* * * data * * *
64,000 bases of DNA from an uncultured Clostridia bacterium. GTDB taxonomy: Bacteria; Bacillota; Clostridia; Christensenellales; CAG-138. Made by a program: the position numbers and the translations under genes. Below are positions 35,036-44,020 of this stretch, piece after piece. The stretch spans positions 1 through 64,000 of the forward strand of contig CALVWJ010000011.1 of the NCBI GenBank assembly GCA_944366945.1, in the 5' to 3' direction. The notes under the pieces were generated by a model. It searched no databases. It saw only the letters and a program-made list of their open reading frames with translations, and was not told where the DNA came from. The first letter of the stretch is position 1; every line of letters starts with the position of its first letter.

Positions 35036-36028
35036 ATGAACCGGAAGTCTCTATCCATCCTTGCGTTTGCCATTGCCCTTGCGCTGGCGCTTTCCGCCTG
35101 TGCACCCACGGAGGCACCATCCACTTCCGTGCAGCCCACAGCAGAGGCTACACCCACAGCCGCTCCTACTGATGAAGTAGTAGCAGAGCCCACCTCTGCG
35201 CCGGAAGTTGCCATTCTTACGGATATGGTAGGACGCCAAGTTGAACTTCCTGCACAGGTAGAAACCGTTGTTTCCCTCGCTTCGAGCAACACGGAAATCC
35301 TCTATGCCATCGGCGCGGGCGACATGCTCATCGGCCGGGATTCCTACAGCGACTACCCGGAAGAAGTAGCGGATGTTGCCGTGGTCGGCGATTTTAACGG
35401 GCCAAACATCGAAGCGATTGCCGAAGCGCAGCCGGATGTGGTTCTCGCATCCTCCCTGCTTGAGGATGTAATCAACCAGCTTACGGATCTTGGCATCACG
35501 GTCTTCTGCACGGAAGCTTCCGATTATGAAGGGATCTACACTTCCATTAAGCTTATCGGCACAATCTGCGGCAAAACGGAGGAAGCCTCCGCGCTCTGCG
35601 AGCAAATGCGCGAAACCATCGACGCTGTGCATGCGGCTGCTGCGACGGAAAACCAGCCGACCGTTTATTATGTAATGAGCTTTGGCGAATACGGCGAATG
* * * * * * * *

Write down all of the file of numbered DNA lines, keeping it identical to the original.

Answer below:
64,000 bases of DNA from an uncultured Clostridia bacterium. GTDB taxonomy: Bacteria; Bacillota; Clostridia; Christensenellales; CAG-138. Made by a program: the position numbers and the translations under genes. Below are positions 35,036-44,020 of this stretch, piece after piece. The stretch spans positions 1 through 64,000 of the forward strand of contig CALVWJ010000011.1 of the NCBI GenBank assembly GCA_944366945.1, in the 5' to 3' direction. The notes under the pieces were generated by a model. It searched no databases. It saw only the letters and a program-made list of their open reading frames with translations, and was not told where the DNA came from. The first letter of the stretch is position 1; every line of letters starts with the position of its first letter.

Positions 35036-36028
35036 ATGAACCGGAAGTCTCTATCCATCCTTGCGTTTGCCATTGCCCTTGCGCTGGCGCTTTCCGCCTG
35101 TGCACCCACGGAGGCACCATCCACTTCCGTGCAGCCCACAGCAGAGGCTACACCCACAGCCGCTCCTACTGATGAAGTAGTAGCAGAGCCCACCTCTGCG
35201 CCGGAAGTTGCCATTCTTACGGATATGGTAGGACGCCAAGTTGAACTTCCTGCACAGGTAGAAACCGTTGTTTCCCTCGCTTCGAGCAACACGGAAATCC
35301 TCTATGCCATCGGCGCGGGCGACATGCTCATCGGCCGGGATTCCTACAGCGACTACCCGGAAGAAGTAGCGGATGTTGCCGTGGTCGGCGATTTTAACGG
35401 GCCAAACATCGAAGCGATTGCCGAAGCGCAGCCGGATGTGGTTCTCGCATCCTCCCTGCTTGAGGATGTAATCAACCAGCTTACGGATCTTGGCATCACG
35501 GTCTTCTGCACGGAAGCTTCCGATTATGAAGGGATCTACACTTCCATTAAGCTTATCGGCACAATCTGCGGCAAAACGGAGGAAGCCTCCGCGCTCTGCG
35601 AGCAAATGCGCGAAACCATCGACGCTGTGCATGCGGCTGCTGCGACGGAAAACCAGCCGACCGTTTATTATGTAATGAGCTTTGGCGAATACGGCGAATG